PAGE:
System integrators generally have little interest in promoting the idea that you should actually see a genuinely measurable business improvement.  If they did, those system integrators would be forced to bring in more competent, more highly skilled, and more seasoned veterans who understand business as well as the technology.  See for example, CRM, ERP, BI, and IT Investment — Where Do You Find the Business Benefit?  Using mostly a CRM example for illustration, that post helps you gain some insight on the types of consultants and insight you need for business success.

Short Term (operational excellence), Mid-Term (innovation), Long-Term (customer focus)

Relying on the investment analogy, your SAP portfolio should include several items or components of the application to implement.  And just like stock market investments, there must be some short-term, mid-term, long term, and business hedges built into a healthy implementation. 

Some items, such as “Wave II” or add-on functionality may be planned for at a later date but should be considered from the beginning.

For a long term successful SAP implementation it must become part of a business program, not just a system installation.

What does this mean?  This means that your thinking about SAP and its role in your enterprise must change.  As I’ve written before, Change How You Look at SAP to Create ROI.  SAP must be seen as a tool that enables the enterprise to change, to grow, and to spot opportunities and execute on those opportunities sooner than your competitors.  To do so requires a change in culture and thinking that companies often struggle with, however, SAP can enable these changes when SAP is seen as a business investment requiring regular adjustment, focus, balancing and change.  Just like your stock portfolio.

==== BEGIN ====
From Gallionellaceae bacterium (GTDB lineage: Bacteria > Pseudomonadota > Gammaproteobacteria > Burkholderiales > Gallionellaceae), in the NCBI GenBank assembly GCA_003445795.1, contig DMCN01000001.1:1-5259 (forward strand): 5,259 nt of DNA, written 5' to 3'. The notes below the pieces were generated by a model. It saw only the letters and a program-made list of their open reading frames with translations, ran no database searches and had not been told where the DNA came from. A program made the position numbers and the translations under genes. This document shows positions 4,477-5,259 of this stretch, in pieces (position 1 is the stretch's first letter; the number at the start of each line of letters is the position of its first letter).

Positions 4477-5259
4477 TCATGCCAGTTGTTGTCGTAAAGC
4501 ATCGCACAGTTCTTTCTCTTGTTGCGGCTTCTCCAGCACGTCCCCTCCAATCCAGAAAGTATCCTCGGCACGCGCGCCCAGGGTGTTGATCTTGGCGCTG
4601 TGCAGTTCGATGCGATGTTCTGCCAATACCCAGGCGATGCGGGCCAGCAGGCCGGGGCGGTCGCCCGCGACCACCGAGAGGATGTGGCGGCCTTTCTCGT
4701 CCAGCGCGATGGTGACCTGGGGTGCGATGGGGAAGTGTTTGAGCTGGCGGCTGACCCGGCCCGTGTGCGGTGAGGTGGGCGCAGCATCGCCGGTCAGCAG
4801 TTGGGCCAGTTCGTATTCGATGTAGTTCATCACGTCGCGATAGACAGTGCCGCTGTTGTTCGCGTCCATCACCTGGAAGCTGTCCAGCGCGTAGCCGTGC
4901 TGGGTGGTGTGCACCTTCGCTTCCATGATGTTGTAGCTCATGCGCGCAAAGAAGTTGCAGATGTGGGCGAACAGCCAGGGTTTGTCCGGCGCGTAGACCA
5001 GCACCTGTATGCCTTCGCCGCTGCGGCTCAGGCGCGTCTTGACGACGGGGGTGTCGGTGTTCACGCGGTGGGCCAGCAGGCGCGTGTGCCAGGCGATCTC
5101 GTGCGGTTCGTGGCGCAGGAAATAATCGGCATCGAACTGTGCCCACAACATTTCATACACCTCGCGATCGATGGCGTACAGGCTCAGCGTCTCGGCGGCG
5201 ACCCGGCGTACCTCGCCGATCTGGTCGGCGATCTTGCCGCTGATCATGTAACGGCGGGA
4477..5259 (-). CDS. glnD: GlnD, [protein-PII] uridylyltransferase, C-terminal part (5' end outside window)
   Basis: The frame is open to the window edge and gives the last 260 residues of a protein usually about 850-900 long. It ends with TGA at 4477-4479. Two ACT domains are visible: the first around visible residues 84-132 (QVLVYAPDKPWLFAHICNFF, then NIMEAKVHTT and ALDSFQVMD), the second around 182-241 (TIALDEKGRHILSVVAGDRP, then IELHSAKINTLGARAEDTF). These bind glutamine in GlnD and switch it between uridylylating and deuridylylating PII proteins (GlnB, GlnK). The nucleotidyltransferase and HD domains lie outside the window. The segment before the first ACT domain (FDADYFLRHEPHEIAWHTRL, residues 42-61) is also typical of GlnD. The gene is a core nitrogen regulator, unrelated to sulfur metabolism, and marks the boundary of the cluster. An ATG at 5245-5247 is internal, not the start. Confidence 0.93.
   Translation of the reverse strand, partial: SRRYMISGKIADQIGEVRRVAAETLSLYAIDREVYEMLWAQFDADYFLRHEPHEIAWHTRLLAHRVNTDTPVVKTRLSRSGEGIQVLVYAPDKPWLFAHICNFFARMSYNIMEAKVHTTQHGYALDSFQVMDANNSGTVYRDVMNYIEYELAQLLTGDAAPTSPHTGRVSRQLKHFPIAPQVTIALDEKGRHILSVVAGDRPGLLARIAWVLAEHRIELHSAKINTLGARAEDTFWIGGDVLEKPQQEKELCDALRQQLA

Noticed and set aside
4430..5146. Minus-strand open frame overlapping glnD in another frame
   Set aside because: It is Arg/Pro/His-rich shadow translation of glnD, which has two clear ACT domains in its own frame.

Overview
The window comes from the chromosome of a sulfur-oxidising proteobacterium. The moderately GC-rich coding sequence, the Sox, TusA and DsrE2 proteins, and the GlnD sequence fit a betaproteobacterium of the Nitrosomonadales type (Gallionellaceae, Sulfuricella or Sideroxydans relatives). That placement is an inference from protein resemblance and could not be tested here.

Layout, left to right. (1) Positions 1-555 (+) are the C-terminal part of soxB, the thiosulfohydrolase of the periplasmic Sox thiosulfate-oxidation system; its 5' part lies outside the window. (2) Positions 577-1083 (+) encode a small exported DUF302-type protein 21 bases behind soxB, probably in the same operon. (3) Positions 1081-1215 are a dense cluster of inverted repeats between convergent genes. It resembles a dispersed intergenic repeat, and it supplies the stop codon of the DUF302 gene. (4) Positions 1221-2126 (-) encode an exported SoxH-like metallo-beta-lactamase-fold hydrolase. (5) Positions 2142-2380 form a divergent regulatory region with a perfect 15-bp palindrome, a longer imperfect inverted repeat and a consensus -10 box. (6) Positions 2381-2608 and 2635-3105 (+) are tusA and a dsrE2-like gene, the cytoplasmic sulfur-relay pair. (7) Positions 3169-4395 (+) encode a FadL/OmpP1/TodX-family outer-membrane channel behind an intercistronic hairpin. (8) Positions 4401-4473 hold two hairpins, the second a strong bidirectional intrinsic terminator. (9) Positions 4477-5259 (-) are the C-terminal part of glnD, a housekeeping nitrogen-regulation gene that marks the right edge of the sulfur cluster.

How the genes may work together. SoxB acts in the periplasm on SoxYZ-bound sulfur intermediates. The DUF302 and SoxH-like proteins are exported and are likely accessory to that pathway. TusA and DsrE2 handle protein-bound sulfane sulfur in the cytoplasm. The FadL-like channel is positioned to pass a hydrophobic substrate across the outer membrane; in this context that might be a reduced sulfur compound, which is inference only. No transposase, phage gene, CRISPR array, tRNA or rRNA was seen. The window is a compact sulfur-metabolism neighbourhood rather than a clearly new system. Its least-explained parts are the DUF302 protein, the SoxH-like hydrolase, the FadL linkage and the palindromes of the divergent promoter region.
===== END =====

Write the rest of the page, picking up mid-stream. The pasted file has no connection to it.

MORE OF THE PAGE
Use a Business Focused SAP Implementation for Business Transformation

If you want to see true competitive advantage it will take adding a real business imprint, real business insight, and key success metrics to create a long term business program.  That long-term business program is business transformation with SAP enabling the enterprise to be more competitive, more agile, and more robust.

At the the end of the day if you do not define what you want from SAP to consider it a SUCCESS, and if you do not have a focus on business drivers you will NEVER see the success you want from your implementation.  Worse still, if you don’t focus on these items from the beginning you will not have a good baseline to evaluate your system integrator or SAP implementation partner in the early RFI or RFP project stages.  Without that critical evaluation you may end up sinking your budgets in a “money pit” where you will NEVER see a return on investment.  Worse still, without these critical measures you may end up having a long term negative return that is dangerous for your long term prospects.  And it is NOT a shortcoming of the software!